Though random acts of kindness are amazingly inspiring, they leave me wondering whether we can harness this random energy into more sustainable acts of kindness.
In the past few weeks too many of my friends and coworkers have coped with the loss of loved ones or the troubles that come with serious illness. In each of these cases I have been struck by the power of community and by the generosity of friends and family in the wake of these life-changing events.
Having a community to help us through new and difficult stages of life is a blessing and it comes in many forms. I am inspired when I hear stories of synagogue members getting together throughout the year to cook and bake Braided egg bread eaten on Shabbat and holidays. Reminiscent of bread eaten by Priests in the Temple, of manna in the desert, and sustenance in general. Plural: Hallot, kugels, and other freeze-able foods so that there will always be a hot meal on hand for those in need. I am uplifted when I observe the selfless support provided to those in need of a listening ear or an extra set of hands. And I am humbled by communities that provide visits, rides, and meals to members struggling with chronic illness.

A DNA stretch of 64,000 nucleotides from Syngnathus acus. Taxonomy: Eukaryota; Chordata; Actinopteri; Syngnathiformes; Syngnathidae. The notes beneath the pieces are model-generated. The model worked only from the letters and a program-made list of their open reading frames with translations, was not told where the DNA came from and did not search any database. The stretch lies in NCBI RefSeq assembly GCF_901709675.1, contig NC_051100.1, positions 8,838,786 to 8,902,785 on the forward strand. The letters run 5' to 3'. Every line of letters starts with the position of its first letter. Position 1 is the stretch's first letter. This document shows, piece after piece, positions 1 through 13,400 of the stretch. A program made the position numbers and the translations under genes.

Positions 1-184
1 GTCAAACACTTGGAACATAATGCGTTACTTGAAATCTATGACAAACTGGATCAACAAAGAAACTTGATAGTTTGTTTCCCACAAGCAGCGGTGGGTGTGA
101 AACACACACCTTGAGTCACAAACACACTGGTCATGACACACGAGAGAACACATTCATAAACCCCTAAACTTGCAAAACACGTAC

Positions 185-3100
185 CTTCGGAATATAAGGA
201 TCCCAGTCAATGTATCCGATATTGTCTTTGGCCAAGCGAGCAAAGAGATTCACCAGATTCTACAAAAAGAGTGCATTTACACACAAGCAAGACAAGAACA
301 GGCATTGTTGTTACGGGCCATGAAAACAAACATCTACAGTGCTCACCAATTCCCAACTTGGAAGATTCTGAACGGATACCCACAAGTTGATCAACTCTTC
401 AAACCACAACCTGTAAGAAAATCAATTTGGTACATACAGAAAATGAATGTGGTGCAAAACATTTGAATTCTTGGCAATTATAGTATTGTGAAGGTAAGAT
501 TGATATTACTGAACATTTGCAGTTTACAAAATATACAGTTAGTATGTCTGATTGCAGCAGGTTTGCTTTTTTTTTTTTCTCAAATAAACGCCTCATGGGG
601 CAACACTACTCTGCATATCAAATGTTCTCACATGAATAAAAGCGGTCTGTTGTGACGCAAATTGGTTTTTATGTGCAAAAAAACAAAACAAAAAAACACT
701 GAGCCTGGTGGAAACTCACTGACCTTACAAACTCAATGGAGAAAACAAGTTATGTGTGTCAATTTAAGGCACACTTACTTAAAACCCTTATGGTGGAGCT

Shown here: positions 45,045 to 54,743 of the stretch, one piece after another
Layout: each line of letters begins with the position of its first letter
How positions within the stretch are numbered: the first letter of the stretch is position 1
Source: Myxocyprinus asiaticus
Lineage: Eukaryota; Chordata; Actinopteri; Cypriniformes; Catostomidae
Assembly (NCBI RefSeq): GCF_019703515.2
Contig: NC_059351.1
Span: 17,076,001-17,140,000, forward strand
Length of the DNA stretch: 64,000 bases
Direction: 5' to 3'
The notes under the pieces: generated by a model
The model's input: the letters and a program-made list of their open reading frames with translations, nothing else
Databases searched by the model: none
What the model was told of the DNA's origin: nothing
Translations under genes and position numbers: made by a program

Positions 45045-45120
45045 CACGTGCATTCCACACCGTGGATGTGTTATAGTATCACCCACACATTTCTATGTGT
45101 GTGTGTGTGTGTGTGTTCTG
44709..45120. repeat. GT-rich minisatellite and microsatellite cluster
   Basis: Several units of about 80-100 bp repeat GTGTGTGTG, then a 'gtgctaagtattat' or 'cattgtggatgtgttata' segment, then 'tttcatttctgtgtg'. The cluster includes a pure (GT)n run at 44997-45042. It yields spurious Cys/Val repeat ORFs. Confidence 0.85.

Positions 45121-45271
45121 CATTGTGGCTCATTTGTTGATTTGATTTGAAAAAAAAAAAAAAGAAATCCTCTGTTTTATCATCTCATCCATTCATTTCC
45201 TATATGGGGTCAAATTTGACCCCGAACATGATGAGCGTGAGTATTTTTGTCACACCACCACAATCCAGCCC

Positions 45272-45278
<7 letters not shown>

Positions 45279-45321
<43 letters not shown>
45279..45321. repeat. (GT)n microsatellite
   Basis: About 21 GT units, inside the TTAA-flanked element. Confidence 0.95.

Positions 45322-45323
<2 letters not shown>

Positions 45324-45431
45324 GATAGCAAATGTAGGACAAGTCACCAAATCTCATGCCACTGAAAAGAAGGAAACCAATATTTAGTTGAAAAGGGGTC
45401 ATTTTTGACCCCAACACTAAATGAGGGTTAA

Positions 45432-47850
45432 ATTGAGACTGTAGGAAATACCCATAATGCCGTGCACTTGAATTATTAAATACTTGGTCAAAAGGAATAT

Human beings have an incredible capacity to give. Over the past several weeks I have been encouraged by the acts of kindness that flourished during the holidays and in the wake of recent tragedies. While these random acts of kindness are truly amazing and inspiring, they leave me wondering whether we could harness this random energy into more sustainable acts of kindness. What would the world look like if we each developed a regular practice—rather than a random one—of giving to those with whom we have no obvious communal connection? Maybe we could call the local funeral home and offer assistance to unaffiliated families experiencing loss. Or we could be in touch with the local hospital and visit patients who have not had any visitors.
Community can be created in a number of different ways. We would love to hear your ideas about how we can create more dynamic communities—both online and off.